# Interpreting three forms of a “mixed model”

There’s a distinction that’s tripping me up with mixed models, and I’m wondering if I could get some clarity on it. Let’s assume you’ve got a mixed model of count data. There’s a variable you know you want as a fixed effect (A) and another variable for time (T), grouped by say a “Site” variable.

As I understand it:

glmer(counts ~ A + T, data=data, family="Poisson") is a fixed effects model.

glmer(counts ~ (A + T | Site), data=data, family="Poisson") is a random effect model.

My question is when you have something like:

glmer(counts ~ A + T + (T | Site), data=data, family="Poisson") what is T? Is it a random effect? A fixed effect? What’s actually being accomplished by putting T in both places?

When should something only appear in the random effects section of the model formula?

This may become clearer by writing out the model formula for each of these three models. Let $Y_{ij}$ be the observation for person $i$ in site $j$ in each model and define $A_{ij}, T_{ij}$ analogously to refer to the variables in your model.

glmer(counts ~ A + T, data=data, family="Poisson") is the model

which is just an ordinary poisson regression model.

glmer(counts ~ (A + T|Site), data=data, family="Poisson") is the model

where $\eta_{j} = (\eta_{j0}, \eta_{j1}, \eta_{j2}) \sim N(0, \Sigma)$ are random effects that are shared by each observation made by individuals from site $j$. These random effects are allowed to be freely correlated (i.e. no restrictions are made on $\Sigma$) in the model you specified. To impose independence, you have to place them inside different brackets, e.g. (A-1|Site) + (T-1|Site) + (1|Site) would do it. This model assumes that $\log \big( E(Y_{ij}) \big)$ is $\alpha_0$ for all sites but each site has a random offset ($\eta_{j0}$) and has a random linear relationship with both $A_{ij}, T_{ij}$.

glmer(counts ~ A + T + (T|Site), data=data, family="Poisson") is the model

So now $\log \big( E(Y_{ij}) \big)$ has some “average” relationship with $A_{ij}, T_{ij}$, given by the fixed effects $\theta_0, \theta_1, \theta_2$ but that relationship is different for each site and those differences are captured by the random effects, $\gamma_{j0}, \gamma_{j1}, \gamma_{j2}$. That is, the baseline is random shifted and the slopes of the two variables are randomly shifted and everyone from the same site shares the same random shift.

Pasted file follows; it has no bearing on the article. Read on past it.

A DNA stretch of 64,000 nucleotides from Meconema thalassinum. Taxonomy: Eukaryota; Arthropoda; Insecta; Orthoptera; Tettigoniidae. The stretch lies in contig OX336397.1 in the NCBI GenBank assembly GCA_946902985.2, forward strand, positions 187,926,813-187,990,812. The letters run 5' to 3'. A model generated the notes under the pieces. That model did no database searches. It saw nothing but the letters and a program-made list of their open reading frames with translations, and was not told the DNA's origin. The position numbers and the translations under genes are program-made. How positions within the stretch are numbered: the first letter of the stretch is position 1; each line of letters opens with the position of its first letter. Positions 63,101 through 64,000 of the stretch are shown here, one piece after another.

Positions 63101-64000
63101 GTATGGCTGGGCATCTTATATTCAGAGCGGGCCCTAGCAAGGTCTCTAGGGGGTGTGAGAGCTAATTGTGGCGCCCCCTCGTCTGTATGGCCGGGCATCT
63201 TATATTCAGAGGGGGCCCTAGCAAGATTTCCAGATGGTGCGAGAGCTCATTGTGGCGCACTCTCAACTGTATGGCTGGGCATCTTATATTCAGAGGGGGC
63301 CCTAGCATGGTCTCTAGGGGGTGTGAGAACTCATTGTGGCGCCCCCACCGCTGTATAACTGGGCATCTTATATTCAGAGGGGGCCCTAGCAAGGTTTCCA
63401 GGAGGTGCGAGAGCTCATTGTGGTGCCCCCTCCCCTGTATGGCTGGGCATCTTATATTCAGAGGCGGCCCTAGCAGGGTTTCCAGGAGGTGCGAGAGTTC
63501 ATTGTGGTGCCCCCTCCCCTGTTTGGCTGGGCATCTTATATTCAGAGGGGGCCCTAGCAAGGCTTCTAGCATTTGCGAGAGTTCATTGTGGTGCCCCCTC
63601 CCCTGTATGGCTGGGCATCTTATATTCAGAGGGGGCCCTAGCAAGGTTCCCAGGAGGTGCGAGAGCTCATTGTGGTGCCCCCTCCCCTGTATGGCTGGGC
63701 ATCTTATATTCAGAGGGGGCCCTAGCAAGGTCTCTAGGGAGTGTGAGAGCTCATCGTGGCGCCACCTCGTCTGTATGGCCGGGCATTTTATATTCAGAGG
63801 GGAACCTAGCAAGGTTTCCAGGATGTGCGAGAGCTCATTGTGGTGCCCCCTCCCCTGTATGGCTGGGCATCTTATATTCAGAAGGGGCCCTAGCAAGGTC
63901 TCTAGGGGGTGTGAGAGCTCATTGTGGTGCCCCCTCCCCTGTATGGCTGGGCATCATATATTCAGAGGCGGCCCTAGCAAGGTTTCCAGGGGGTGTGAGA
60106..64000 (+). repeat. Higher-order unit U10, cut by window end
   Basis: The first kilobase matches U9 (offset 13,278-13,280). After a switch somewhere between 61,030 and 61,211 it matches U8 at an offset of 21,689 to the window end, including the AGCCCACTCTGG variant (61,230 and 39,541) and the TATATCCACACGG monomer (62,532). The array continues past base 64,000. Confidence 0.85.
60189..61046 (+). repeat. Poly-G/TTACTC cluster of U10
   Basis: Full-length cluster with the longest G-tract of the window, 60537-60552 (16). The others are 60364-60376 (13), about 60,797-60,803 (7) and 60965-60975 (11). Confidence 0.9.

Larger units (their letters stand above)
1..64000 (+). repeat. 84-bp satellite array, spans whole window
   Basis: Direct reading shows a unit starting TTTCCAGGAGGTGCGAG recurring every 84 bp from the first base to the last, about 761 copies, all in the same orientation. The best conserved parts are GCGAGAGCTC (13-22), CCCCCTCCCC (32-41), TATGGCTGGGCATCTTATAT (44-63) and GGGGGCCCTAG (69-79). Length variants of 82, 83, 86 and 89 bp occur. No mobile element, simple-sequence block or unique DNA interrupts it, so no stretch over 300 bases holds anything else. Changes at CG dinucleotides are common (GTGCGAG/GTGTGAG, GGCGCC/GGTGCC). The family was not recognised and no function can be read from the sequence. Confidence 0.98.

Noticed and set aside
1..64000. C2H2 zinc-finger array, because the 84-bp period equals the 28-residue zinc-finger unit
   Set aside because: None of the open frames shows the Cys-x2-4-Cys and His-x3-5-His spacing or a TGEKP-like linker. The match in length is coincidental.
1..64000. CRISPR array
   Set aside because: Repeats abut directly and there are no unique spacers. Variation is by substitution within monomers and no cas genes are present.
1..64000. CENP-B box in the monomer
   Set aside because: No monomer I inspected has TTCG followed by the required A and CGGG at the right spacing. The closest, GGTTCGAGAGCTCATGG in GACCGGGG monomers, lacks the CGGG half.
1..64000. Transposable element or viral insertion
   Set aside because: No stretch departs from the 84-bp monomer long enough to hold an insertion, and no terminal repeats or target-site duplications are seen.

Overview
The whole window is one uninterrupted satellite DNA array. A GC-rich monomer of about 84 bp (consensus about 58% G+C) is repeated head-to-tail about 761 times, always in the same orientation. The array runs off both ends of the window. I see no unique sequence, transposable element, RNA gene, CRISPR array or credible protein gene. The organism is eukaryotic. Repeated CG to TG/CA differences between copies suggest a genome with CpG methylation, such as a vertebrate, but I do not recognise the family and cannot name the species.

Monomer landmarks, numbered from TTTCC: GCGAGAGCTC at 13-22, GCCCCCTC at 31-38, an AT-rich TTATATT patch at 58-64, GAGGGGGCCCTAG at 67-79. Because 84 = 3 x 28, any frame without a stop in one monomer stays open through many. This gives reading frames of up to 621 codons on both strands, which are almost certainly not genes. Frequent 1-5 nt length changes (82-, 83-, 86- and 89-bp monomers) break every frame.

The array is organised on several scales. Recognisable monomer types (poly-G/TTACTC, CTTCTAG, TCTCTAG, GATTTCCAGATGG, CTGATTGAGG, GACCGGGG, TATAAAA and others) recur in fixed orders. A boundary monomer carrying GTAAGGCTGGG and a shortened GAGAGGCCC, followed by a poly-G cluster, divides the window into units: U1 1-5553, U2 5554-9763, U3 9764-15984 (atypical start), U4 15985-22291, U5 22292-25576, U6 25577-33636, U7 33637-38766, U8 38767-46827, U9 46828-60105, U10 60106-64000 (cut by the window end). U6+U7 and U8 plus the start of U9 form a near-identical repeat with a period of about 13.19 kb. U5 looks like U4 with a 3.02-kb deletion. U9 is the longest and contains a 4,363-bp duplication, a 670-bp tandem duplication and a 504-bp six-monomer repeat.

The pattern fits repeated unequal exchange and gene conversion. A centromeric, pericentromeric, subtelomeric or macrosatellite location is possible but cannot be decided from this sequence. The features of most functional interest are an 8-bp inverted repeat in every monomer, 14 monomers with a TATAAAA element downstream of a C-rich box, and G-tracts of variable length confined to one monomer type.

what is T? Is it a random effect? A fixed effect? What’s actually being accomplished by putting T in both places?

$T$ is one of your covariates. It is not a random effect – Site is a random effect. There is a fixed effect of $T$ that is different depending on the random effect conferred by Site$\gamma_{j1}$ in the model above. What is accomplished by including this random effect is to allow for heterogeneity between sites in the relationship between $T$ and $\log \big( E(Y_{ij}) \big)$.

When should something only appear in the random effects section of the model formula?

This is a matter of what makes sense in the context of the application.

Regarding the intercept – you should keep the fixed intercept in there for a lot of reasons (see, e.g., here); re: the random intercept, $\gamma_{j0}$, this primarily acts to induce correlation between observations made at the same site. If it doesn’t make sense for such correlation to exist, then the random effect should be excluded.

Regarding the random slopes, a model with only random slopes and no fixed slopes reflects a belief that, for each site, there is some relationship between $\log \big( E(Y_{ij}) \big)$ and your covariates for each site, but if you average those effects over all sites, then there is no relationship. For example, if you had a random slope in $T$ but no fixed slope, this would be like saying that time, on average, has no effect (e.g. no secular trends in the data) but each Site is heading in a random direction over time, which could make sense. Again, it depends on the application.

Note that you can fit the model with and without random effects to see if this is happening – you should see no effect in the fixed model but significant random effects in the subsequent model. I must caution you that decisions like this are often better made based on an understanding of the application rather than through model selection.